Where Do We Go from Here?

23 11 2010

Yesterday was the National Day of Blogging for Education Reform. So many passionate educators shared their values, beliefs, and ideas with the media, political figures, and citizens who care about the state of education in this country, and it was very clear that these real educators–not educational pundits–truly know where our system needs to go. But here’s the real challenge: Where do we go from here?

How do we begin to put our thoughts into acts? How do we change our beliefs into practice? There’s no easy (or single) answer for that. But, in the end, it will be educators’ actions that will truly drive the education reform our country so desperately needs.

Because in a system where so much seems to be out of our control, there’s one thing that remains within it: our classrooms.

How can we make our classrooms learning communities instead of test-prep centers where we and the students are equally demoralized? I’m sure the answers to this question will be as unique as each of the people reading this blog, but for me, here are my public commitments to my students:

1. I commit to knowing my students well. This means knowing the different ways they are all smart and meeting them where they are in an effort to help them see previously unimaginable possibilities.

2. I commit to respecting their input, even if sometimes it’s difficult to hear.

3. I commit to asking them to assess themselves.

4. I commit to engage them in my class by allowing them to discuss their thoughts and ideas frequently.

5. I commit to provide opportunities to use what they’ve learned in (multiple) authentic ways with authentic audiences.

6. I commit to give frequent and constructive feedback about their progress.

7. I commit to caring about their lives and realizing that sometimes those lives may take precedence over a reading assignment.

8. I commit to having equally high expectations for all my students, regardless of race, perceived ability, socioeconomic status, or previous success in school.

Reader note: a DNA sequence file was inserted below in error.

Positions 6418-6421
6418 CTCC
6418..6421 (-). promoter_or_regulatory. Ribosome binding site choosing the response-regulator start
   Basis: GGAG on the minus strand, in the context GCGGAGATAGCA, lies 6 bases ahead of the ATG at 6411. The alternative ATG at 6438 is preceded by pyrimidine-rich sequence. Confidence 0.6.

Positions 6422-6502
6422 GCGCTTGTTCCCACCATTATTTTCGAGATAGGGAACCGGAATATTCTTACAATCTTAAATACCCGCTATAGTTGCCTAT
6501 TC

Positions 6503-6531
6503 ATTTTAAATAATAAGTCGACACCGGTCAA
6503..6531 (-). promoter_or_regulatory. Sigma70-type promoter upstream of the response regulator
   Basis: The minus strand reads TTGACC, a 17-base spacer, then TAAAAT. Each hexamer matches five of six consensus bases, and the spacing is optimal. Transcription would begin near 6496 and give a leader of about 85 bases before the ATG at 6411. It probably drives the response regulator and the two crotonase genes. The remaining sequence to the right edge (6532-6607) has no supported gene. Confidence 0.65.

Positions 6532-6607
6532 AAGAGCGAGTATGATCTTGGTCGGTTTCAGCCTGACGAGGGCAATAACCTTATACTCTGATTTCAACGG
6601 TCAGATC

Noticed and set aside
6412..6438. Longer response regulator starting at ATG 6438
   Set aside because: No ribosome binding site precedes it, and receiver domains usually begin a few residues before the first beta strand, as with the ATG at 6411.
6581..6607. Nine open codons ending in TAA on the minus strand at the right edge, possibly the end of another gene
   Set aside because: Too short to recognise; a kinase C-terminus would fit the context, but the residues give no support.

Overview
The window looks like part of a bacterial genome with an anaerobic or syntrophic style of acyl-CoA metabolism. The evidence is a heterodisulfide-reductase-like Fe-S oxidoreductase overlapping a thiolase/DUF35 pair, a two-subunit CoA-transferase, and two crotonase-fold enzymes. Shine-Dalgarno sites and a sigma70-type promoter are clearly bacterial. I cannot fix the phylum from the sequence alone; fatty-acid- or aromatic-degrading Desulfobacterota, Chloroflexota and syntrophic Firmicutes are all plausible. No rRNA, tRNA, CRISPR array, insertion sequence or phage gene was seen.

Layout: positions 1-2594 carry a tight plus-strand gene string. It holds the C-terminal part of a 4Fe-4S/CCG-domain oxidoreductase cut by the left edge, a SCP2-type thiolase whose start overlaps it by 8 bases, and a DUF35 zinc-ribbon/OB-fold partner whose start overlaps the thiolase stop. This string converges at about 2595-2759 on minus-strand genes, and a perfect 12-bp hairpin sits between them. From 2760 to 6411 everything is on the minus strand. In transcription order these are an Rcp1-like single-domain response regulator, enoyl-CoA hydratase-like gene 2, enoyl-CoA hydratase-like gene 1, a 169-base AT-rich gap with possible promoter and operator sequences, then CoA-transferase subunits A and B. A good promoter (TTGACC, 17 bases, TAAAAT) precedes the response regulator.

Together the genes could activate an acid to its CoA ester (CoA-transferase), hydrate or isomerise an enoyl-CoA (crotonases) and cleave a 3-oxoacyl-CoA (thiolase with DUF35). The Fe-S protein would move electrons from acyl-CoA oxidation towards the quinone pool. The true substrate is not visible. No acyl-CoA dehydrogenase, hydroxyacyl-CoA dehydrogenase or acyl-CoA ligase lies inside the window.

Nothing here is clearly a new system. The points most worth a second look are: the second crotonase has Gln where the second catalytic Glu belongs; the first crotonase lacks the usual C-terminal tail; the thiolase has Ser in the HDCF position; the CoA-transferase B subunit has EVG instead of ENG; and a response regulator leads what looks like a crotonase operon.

9. I commit to providing my students with a clear picture of where we’re going and why it’s important.

10. I commit to always do what’s best for my students according to educational research, not politicians, billionaires, or or CEOs/business owners/journalists-turned-education experts.

This is my pledge. Now it’s your turn.


Yes We Can!

20 11 2010


I am a rebel.

No, definitely not the stereotypical motorcycle, tattoo, body-mod type. More like the J.Crew, sedan, suburban type.



I have probably just completely challenged your mental picture of the concept of rebel itself. But it’s true. Because under my brown plastic-framed glasses, collared button down shirts, and definite mom vibe, I am constantly internally questioning how I can disrupt, confront, and transform a system—an institution.


The word itself probably conjures up associations of teachers you loved and hated, activities that were fun (and sufferable), and all the ways you may have tried to defy a system that either did or didn’t work for you.

Well, it doesn’t work for me either. Except I’m a teacher.

Most of you probably expect me to insult the so-called “reforms” that are unfortunately flying around our political landscape: Race to the Top, merit pay, corporate investors. While it’s true that they’re annoying, they aren’t our real issues. Our real issues revolve around the fact that real teachers aren’t writing their own narrative. Teachers have become victims of a broken system, and unfortunately, our students are all too often the collateral damage. Don’t misunderstand me. This isn’t necessarily anyone’s fault; I think it’s simply a reaction to the fear that politicians want to create. Let’s face it. They find myriad ways to punish us, all in the name of “accountability” and “student achievement.” And most teachers will tell you that America’s obsession with high-stakes testing is probably as unhealthy as America’s obsession with McDonald’s. But whenever a teacher buries students with multiple-choice practice, rote memorization tasks, and meaningless worksheets, he or she has unintentionally supported an institution that doesn’t have anyone’s best interests at heart. Students need to learn to argue, analyze, and synthesize. All students. Not the ones we deem motivated or interested or capable. Every. Single. Kid.

I had the good fortune of recently hearing Pedro Noguera speak about the future of education at the Coalition of Essential Schools Fall Forum. He called education the Civil Rights issue of the Twenty-first Century, and I think he’s right. And I will continue to be a rebel and activist each day. No, you won’t see me wearing tie-dye or carrying signs on a busy street corner. But you will see me working tirelessly to affect my own little corner of the world because that is the type of activism that creates movements.

Just wait. It’s coming.